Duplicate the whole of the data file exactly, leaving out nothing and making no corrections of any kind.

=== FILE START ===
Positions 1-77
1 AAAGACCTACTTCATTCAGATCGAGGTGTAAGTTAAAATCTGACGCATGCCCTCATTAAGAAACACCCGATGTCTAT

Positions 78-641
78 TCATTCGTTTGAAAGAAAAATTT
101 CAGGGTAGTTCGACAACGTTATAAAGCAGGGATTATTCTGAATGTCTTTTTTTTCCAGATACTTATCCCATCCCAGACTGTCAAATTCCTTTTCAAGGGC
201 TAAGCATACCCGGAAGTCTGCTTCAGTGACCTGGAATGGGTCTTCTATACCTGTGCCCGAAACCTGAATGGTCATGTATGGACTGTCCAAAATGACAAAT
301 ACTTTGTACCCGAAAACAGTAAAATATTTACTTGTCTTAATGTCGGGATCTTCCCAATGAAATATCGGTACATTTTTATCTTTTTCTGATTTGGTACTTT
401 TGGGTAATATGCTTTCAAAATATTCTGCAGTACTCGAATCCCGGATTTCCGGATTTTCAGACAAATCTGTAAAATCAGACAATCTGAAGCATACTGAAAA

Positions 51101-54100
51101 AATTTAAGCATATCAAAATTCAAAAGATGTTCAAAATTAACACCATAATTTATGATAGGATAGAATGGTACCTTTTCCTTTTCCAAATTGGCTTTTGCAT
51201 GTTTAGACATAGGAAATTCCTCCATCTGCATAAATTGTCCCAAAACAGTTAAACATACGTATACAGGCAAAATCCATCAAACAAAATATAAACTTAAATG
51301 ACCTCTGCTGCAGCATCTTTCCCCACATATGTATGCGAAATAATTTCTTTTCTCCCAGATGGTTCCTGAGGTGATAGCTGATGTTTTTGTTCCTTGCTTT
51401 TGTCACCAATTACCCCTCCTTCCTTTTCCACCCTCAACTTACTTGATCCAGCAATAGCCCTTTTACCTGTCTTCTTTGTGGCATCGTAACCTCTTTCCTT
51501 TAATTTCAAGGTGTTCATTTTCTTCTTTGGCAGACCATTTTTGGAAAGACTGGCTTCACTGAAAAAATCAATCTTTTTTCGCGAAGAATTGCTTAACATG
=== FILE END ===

Positions 1-77
1 AAAGACCTACTTCATTCAGATCGAGGTGTAAGTTAAAATCTGACGCATGCCCTCATTAAGAAACACCCGATGTCTAT

Positions 78-641
78 TCATTCGTTTGAAAGAAAAATTT
101 CAGGGTAGTTCGACAACGTTATAAAGCAGGGATTATTCTGAATGTCTTTTTTTTCCAGATACTTATCCCATCCCAGACTGTCAAATTCCTTTTCAAGGGC
201 TAAGCATACCCGGAAGTCTGCTTCAGTGACCTGGAATGGGTCTTCTATACCTGTGCCCGAAACCTGAATGGTCATGTATGGACTGTCCAAAATGACAAAT
301 ACTTTGTACCCGAAAACAGTAAAATATTTACTTGTCTTAATGTCGGGATCTTCCCAATGAAATATCGGTACATTTTTATCTTTTTCTGATTTGGTACTTT
401 TGGGTAATATGCTTTCAAAATATTCTGCAGTACTCGAATCCCGGATTTCCGGATTTTCAGACAAATCTGTAAAATCAGACAATCTGAAGCATACTGAAAA

Positions 51101-54100
51101 AATTTAAGCATATCAAAATTCAAAAGATGTTCAAAATTAACACCATAATTTATGATAGGATAGAATGGTACCTTTTCCTTTTCCAAATTGGCTTTTGCAT
51201 GTTTAGACATAGGAAATTCCTCCATCTGCATAAATTGTCCCAAAACAGTTAAACATACGTATACAGGCAAAATCCATCAAACAAAATATAAACTTAAATG
51301 ACCTCTGCTGCAGCATCTTTCCCCACATATGTATGCGAAATAATTTCTTTTCTCCCAGATGGTTCCTGAGGTGATAGCTGATGTTTTTGTTCCTTGCTTT
51401 TGTCACCAATTACCCCTCCTTCCTTTTCCACCCTCAACTTACTTGATCCAGCAATAGCCCTTTTACCTGTCTTCTTTGTGGCATCGTAACCTCTTTCCTT
51501 TAATTTCAAGGTGTTCATTTTCTTCTTTGGCAGACCATTTTTGGAAAGACTGGCTTCACTGAAAAAATCAATCTTTTTTCGCGAAGAATTGCTTAACATG